Shoin.  Let’s recall that Yoisef was a young man, all of 17 years old when kidnapped by his loving (not) holy brothers who then unceremoniously sold him for $20 worth of silver. Let’s not forget the 22 year cover-up to follow, ober that for another day.  A year later, he was 18 and his hormones mistama raging. Zicher you recall being 18 and even acting 18 though decades have past, chazerim that you are. Mamish? Says Rabaynu Bachaya: although Yoisef refused to even look at Mrs. Potifar for many months, nebech he was but human. Nu, can you imagine nebech his state of affairs, to use the term lightly, when at his young age, and given his good looks, which the heylige Toirah points out, as it does for no other male mentioned in the entire heylige Toirah, he was being seduced daily by this very powerful woman who had some dominion over him? Says the Yafeh Toar (page 477) azoy: Yoisef’s anguish during this time was greater that what Yitzchok experienced while bound on the akeydo. Well blow me down and OMG! Mrs. Potifar or Zuleika, or whatever her real name was, was mamish trying to lure Yoisef in daily. How so? Says the heylige Gemora (Yoma 35B): she dressed in very sexy seductive clothing which she changed several times daily. How much teasing can a young man endure? How was a young Jewish slave, bereft of family support, or a rebbe like Shaim and Ever to turn, or run to, supposed to withstand the advances of this powerful vixen of a woman, and the wife of his master?  She was clearly sexually abusing him.  But he did! Says the medrish (Tanchuma): she mamish took ill from the lack of attention; Yoisef wasn’t biting; or doing anything else; she was left nebech lust-stricken. Says another medrish that she mamish begged him and tried many other tricks to get Yoisef into her boudoir, ober Yoisef stood strong, if you chap. Shoin. Are you chapping the scene?  For sure, various commentators who reviewed these pisukim (verses) did, and mamish painted all the pictures the Oisvorfer is mentioning and a few others.  But wait, there’s more.


What happened next? On that day, she seemingly cornered him at the edge of her bed and made one more final advance. She grabbed him by his shirt, or whatever he was wearing. Somehow Yoisef refused. He ran out and left her holding his clothing. One medrish (Sefer Hayashar) tells us the following took place in the bedroom: Potifar’s wife literally attacked Yoisef. She grabbed his throat with one hand and in her other, she held a stiletto. And she said: “if you do not listen to me (and bed me right now), I will kill you. I have locked all the doors so that no one will surprise us.” Shoin, as many husbands know, or should, one does not argue with a wife who is pointing 3 or 4 inch stilettos at your throat. Ober, did Yoisef give in?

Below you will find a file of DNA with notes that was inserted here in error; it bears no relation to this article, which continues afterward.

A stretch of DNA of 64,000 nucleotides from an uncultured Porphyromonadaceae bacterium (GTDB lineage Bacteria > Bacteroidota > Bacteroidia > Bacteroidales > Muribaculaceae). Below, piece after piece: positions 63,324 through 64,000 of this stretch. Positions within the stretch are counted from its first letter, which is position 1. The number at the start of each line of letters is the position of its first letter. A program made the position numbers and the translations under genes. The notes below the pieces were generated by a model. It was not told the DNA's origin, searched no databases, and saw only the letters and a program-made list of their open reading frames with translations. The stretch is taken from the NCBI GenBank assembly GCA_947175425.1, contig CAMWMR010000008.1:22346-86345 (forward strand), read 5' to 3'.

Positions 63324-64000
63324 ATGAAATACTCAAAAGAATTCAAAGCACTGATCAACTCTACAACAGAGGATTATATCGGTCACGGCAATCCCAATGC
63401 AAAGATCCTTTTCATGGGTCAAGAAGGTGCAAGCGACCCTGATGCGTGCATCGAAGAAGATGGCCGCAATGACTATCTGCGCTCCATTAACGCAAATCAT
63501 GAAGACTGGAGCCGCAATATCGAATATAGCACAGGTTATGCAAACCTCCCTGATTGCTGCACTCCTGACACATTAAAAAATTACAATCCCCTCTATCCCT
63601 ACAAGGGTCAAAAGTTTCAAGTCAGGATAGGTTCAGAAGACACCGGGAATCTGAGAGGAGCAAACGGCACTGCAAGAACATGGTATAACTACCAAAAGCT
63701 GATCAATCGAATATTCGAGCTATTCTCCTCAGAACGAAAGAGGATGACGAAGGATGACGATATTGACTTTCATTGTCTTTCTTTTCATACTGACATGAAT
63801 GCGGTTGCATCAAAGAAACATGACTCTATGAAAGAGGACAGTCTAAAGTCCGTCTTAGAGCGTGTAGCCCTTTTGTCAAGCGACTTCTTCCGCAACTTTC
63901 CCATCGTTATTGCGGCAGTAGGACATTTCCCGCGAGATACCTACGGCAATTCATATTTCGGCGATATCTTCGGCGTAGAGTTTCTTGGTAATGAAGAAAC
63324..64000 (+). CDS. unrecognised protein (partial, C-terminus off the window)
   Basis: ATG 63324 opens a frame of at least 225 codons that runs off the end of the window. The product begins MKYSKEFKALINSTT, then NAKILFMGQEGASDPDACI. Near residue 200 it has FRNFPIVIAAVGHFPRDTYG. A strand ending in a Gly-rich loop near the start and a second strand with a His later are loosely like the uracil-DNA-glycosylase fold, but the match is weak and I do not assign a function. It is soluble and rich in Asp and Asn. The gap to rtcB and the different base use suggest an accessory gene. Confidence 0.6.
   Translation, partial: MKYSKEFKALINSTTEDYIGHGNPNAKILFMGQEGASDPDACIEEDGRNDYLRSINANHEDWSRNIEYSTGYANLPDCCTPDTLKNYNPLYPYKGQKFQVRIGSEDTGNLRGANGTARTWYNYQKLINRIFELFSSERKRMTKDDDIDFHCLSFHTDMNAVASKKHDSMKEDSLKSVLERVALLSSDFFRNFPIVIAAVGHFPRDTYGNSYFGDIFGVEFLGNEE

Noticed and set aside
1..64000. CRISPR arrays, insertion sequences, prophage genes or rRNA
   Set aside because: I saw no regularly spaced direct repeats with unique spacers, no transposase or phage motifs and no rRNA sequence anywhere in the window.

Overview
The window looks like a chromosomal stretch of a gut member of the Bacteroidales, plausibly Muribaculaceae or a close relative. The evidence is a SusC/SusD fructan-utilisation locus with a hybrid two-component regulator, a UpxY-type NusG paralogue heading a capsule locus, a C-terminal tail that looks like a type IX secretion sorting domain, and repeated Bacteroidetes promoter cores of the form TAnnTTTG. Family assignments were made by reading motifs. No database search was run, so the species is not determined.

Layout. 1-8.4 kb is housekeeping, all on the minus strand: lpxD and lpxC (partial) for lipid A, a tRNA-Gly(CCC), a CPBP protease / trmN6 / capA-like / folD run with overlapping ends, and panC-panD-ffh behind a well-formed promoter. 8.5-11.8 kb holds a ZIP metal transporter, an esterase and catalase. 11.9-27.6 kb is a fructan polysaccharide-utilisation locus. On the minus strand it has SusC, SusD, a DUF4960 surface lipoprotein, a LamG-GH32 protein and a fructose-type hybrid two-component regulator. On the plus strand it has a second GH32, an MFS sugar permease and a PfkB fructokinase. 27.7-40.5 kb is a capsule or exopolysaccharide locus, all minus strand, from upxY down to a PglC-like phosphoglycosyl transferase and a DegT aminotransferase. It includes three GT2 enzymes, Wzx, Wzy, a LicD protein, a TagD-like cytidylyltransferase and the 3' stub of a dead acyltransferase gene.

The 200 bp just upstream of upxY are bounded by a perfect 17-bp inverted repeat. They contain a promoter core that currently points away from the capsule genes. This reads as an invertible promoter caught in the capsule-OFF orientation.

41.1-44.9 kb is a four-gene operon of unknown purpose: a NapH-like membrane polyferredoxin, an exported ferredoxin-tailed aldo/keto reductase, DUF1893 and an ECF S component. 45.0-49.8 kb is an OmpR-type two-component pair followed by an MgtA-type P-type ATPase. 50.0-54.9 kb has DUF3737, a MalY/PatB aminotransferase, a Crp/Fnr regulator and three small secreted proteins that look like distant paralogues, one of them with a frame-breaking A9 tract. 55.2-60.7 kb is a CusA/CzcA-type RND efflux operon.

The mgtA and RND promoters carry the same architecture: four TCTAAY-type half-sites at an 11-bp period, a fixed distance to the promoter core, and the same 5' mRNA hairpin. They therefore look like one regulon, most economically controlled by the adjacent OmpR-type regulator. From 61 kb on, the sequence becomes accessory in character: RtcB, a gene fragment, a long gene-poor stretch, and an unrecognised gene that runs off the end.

Ober said Reb Chiya as found in the heylige Zoihar: the events were slightly different: she taka grabbed him by his garment stating “sleep with me!” According to Reb Chiya, Zulikea, or whatever her name was, was not wearing or holding stilettos, nor much of anything else. In any event, with or without shoes, the message was clear: she wanted Yoisef!


One medrish tells us that the shalsheles cantellation which make the tonic sound, which is found atop the word for refused (Vayimoane), which is used but 4 times in the entire heylige Toirah, and makes a triple sound, davka means that Yoisef said NO at least three more times. Ober ‘that day’ with no one home, and zicher before security cameras were invented, when his powerful female mistress grabbed hold of him and made one final attempt at seduction, Yoisef tore away and left her holding his tunic and ran out. The pisukim above provide ample detail and color. Ober why didn’t Yoisef grab his shirt back, why did he opt instead to run out sans clothing and efsher -according to some- totally naked? Nu, as it turns out, this question is answered by the Tzeydah Laderech and the Ramban who tell us that it’s taka emes that Yoisef ran out without his clothing. Why? Because he would have been forced to wrestle her for the clothing and since she was his mistress -so to speak- he still showed her respect.  Shoin.  The pisukim tell us what followed.